Experiments on fluid deuterium at the National Ignition Facility, 2018

In August 2018, scientists announced new observations[48] regarding the rapid transformation of fluid deuterium from an insulating to a metallic form below 2000 K. Remarkable agreement is found between the experimental data and the predictions based on Quantum Monte Carlo simulations, which is expected to be the most accurate method to date. This may help researchers better understand giant gas planets, such as Jupiter, Saturn and related exoplanets, since such planets are thought to contain a lot of liquid metallic hydrogen, which may be responsible for their observed powerful magnetic fields.[49][50]
Thanks. Not much, yeah. Not nothing, though, and it's not saying anything about predictions being wrong, so I'm still rating it as something with potential, at the moment.
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Old 27th November 2020, 07:32 AM   #8
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Originally Posted by The Great Zaganza View Post
I only want a Space Elevator.

Is that too much to ask for?
Got $10 Billion laying around to invest?

I say investment, though, because...

Quote:
But it could reduce the cost of putting things into orbit from roughly $3,500 per pound today to as little as $25 per pound, says Peter Swan, president of International Space Elevator Consortium (ISEC), based in Santa Ana, California.
That leaves enough leeway that it could make up the cost pretty quickly, provided sufficient payload capacity.
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Old 27th November 2020, 10:18 AM   #9
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Has it been established that a space elevator would actually be possible to construct using materials we already know how to make? The last I heard, it was more speculative than that, requiring e.g. very long carbon nanotubes that are theoretically possible but not presently manufactured.

Ah, yes, the linked article says exactly that: 'That [making long graphenes] can’t be done yet, he says, adding that “it will be possible in the very near future."'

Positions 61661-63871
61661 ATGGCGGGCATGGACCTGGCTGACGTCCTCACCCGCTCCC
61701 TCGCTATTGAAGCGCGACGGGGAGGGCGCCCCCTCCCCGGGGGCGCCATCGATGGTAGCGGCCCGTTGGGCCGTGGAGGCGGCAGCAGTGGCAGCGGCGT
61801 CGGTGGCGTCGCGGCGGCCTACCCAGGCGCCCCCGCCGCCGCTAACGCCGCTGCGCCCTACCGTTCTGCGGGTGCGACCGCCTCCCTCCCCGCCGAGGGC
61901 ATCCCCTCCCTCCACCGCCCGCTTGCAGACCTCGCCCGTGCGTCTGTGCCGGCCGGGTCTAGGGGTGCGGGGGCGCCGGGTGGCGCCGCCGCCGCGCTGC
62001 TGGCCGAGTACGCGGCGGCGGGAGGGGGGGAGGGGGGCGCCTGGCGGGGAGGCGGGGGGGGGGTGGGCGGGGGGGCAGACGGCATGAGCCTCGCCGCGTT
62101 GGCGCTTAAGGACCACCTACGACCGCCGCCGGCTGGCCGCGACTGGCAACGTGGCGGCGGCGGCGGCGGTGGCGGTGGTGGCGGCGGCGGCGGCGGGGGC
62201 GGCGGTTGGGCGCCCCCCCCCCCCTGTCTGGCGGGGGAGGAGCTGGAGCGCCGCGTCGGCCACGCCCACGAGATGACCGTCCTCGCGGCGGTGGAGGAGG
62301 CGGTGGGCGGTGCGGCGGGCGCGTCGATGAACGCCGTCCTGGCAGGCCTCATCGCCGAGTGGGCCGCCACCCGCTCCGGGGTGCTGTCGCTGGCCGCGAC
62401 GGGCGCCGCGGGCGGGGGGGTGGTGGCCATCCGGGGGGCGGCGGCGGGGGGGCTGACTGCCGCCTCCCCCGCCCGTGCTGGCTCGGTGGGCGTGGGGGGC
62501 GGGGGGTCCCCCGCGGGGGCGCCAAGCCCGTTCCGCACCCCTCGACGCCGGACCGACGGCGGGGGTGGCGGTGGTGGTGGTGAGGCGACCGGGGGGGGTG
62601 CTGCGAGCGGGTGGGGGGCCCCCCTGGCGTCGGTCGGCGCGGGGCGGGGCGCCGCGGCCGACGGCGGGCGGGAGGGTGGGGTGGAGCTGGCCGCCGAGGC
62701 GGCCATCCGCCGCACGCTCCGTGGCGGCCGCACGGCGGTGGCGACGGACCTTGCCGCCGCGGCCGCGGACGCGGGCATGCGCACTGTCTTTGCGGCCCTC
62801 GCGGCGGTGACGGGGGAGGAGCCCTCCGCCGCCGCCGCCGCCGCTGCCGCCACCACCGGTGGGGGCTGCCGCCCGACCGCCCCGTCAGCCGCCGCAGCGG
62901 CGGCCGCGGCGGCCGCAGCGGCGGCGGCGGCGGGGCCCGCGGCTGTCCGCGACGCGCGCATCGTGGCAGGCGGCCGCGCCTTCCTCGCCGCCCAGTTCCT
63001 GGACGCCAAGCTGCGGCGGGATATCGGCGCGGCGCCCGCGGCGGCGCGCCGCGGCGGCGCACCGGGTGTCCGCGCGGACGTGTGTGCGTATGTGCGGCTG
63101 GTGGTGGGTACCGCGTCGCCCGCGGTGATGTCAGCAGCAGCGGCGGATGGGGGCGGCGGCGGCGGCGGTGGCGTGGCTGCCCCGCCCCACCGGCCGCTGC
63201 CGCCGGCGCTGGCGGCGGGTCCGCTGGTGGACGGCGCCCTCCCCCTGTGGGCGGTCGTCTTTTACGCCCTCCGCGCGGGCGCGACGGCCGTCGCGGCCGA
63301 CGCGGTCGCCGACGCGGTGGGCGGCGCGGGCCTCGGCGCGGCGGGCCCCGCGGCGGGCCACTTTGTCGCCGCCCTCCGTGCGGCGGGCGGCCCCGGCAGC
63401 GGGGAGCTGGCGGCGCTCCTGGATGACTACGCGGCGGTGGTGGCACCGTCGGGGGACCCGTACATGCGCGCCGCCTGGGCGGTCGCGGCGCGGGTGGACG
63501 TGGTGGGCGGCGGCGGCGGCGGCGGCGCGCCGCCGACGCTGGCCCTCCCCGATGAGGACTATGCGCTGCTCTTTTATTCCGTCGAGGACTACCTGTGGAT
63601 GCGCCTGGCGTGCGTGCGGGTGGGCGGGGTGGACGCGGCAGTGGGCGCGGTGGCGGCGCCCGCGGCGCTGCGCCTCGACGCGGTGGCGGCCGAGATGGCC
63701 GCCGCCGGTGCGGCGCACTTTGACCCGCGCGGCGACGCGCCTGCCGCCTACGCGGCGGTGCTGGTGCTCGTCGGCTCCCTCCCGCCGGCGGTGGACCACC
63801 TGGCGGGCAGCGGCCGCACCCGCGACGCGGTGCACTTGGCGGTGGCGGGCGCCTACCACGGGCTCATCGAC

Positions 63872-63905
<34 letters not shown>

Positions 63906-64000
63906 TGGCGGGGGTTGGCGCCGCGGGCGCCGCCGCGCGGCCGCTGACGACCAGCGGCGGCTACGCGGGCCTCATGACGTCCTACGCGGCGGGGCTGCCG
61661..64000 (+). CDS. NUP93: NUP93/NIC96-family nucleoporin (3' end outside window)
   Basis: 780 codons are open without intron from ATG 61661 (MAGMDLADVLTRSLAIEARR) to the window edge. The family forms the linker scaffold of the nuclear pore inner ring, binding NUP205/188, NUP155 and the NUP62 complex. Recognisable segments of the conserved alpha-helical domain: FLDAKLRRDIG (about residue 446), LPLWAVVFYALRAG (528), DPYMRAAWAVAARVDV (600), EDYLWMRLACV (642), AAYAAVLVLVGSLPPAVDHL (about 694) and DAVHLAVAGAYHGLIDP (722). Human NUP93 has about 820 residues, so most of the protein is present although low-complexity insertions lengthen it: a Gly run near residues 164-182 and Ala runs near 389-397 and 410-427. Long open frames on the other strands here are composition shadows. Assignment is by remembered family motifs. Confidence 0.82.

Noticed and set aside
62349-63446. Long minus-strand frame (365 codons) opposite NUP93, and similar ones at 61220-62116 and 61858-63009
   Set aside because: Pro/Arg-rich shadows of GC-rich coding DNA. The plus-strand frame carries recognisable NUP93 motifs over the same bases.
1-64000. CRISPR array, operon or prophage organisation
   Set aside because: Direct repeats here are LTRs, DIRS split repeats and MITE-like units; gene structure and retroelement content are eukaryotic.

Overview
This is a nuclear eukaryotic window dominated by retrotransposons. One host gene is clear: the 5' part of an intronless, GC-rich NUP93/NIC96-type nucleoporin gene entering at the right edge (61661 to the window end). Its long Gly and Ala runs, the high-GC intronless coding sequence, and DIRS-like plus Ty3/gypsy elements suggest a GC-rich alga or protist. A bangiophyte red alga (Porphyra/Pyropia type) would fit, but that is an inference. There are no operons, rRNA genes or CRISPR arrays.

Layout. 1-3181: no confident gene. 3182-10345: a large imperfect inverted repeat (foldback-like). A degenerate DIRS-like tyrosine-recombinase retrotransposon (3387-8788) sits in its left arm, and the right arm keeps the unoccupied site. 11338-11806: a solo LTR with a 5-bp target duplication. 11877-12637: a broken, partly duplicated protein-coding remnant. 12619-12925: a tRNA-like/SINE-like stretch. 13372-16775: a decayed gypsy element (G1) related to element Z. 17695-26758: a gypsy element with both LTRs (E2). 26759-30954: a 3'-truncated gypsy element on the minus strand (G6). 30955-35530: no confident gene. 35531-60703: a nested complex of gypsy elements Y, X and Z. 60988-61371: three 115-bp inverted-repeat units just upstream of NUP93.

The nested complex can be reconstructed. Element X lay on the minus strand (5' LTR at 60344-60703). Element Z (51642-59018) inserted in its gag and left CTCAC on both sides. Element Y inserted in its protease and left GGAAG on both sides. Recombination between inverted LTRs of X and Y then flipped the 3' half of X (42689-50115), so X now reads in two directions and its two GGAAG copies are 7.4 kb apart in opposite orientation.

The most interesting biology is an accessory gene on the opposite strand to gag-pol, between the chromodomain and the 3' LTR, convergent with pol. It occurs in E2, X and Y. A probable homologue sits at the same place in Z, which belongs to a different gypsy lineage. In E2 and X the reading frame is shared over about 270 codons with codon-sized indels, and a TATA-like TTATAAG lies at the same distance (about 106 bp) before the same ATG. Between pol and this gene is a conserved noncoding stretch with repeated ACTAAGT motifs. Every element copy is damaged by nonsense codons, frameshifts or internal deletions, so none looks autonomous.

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Old 27th November 2020, 01:08 PM   #10
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Space elevator claims are mostly total loony-tune lies.

Originally Posted by Peter Swan View Post
Kaku isn’t exaggerating. A space elevator would be the single largest engineering project ever undertaken and could cost close to $10 billion to build.
Total bollocks to claim 10 billion now. The same article claims current launch costs are $3,500 per pound. 10 billion is then just what it would cost to launch the materials for the first elevator. This assumes the elevator itself would be free. What possible justification is there for that? The materials needed don't currently exist. Materials that are currently cited as "coming close" now don't even remotely come close, usually don't come close in multiple ways, and any reasonable extrapolation of their cost exceeds 10 billion dollars. At the moment you have to absurdly generous with these extrapolations to even get down in to "just" billions of dollars for the materials.

Originally Posted by Peter Swan View Post
But it could reduce the cost of putting things into orbit from roughly $3,500 per pound today to as little as $25 per pound, says Peter Swan, president of International Space Elevator Consortium (ISEC), based in Santa Ana, California.
Loony toons. I've looked at these claims before. You can only justify that cost per pound if the elevator is nearly free and most of the cost is the energy to lift the payload to orbit. These low cost projections have a ton of unreasonable assumptions built in to them.

Most near term claims for early space elevators call for ten ton payloads reaching GEO in a week. At $25 per pound that would be $5 million per week. It then takes 40 years to recoup the $10 billion investment cited in this article. And that, of course, requires that it be free to operate. The claims of space elevator proponents just do not stand any sort of scrutiny.

Rockets actually do have a clear path to getting down to double digit per pound costs. And no new technology required. It's all a matter of supply and demand. The $3,500/pound cited by the article I quoted above has already been beaten by a factor of 3. The $25/pound that the article promises for some unlikely future elevator is the design goal of the SpaceX Starship*.

Even if SpaceX doesn't meet that goal, it's still clear that the goal can be met and it's just a matter of someone demonstrating a need that justifies an assembly line approach to building rockets.